Sergey S. Ogurtsov, Senior Researcher of the Central Forest State Nature Biosphere Reserve (172521, Russia, Tver Region, Nelidovo district, Zapovednyi settlement); Junior Researcher of the A.N. Severtsov Institute of Ecology and Evolution of the RAS (119071, Russia, Moscow, Leninsky Prospekt, 33); iD ORCID:; e-mail:

Reference to article

Ogurtsov S.S. 2023. Mammal population density estimation using camera traps based on a random encounter model: theoretical basis and practical recommendations. Nature Conservation Research 8(1): 1–23.

Section Review articles

Estimating the population density of mammals has long been one of the problematic tasks of both fundamental population ecology and practical programmes for their conservation and management. The majority of methods for population density estimation using camera traps are focused on individually marked species. This review paper presents the theoretical and practical foundations of a method, Random Encounter Model (REM), used for estimating the population density of unmarked mammal species using camera traps. Based on an extensive analysis of the literature and our personal practical experience, we discussed the theory and practice for the application of this method, as well as its strengths and weaknesses. In this method, if we know parameters of the effective detection zone of a camera trap (radius and angle), and the length of the day range, it is possible to correct the trapping rate (i.e. the number of independent trap events per total number of camera traps-nights) in order to calculate the population density of species. The effective detection zone of a camera trap is determined through modelling using computer vision algorithms. The mammal day range is calculated based on its activity level and travel speed, taking into account behavioural patterns based on machine learning models. For REM, a random or systematic design for the camera trap placements should be used. If camera traps are installed against trails or roads, appropriate correction factors must be applied. The effectiveness and reliability of REM has been confirmed by many independent population density estimates, including capture-recapture analyses, visual transect counts, and scat counts. To date, the implementation of REM and its extensions is presented in the R programming environment. It has been established that the main difficulties in the use of the REM are technical imperfections of the camera traps themselves, the relatively large required number of their stations (at least 50 or more), as well as long calibration work. For all these difficulties, possible solutions are proposed. In conclusion, practical recommendations are provided for the use of REM in studies in Protected Areas.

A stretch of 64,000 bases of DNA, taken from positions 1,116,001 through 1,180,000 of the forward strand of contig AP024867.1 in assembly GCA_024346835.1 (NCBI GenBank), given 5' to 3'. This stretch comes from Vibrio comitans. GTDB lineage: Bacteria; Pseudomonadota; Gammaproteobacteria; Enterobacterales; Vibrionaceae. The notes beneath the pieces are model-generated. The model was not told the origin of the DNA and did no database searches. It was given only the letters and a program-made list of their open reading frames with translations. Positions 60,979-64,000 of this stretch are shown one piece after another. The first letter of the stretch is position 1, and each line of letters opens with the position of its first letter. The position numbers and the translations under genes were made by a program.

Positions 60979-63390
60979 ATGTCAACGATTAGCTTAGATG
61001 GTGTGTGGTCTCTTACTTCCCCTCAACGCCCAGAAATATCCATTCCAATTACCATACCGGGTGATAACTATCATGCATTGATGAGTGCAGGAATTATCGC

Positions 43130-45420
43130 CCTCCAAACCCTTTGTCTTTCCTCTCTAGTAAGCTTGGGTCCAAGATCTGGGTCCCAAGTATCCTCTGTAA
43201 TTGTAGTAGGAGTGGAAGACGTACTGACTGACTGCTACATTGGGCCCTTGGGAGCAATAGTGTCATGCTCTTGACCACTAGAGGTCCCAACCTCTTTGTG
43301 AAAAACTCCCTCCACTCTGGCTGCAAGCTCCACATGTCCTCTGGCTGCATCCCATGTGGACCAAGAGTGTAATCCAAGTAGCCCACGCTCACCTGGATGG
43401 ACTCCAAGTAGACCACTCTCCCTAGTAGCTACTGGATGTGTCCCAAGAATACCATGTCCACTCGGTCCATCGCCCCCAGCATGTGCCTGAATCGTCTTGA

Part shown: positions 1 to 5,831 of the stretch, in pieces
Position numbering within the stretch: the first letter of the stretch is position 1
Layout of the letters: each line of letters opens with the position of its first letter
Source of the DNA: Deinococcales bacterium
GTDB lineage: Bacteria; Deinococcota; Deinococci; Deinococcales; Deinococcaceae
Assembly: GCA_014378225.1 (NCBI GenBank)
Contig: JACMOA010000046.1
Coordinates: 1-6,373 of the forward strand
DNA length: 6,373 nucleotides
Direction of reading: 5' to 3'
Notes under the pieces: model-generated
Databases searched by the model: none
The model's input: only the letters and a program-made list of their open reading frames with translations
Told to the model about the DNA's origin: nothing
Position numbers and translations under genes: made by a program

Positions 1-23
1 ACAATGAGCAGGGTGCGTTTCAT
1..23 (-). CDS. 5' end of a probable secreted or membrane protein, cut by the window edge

abundance, day range, monitoring, population size, REM, unmarked species

Artice information

Received: 08.08.2022. Revised: 28.10.2022. Accepted: 06.11.2022.

The full text of the article

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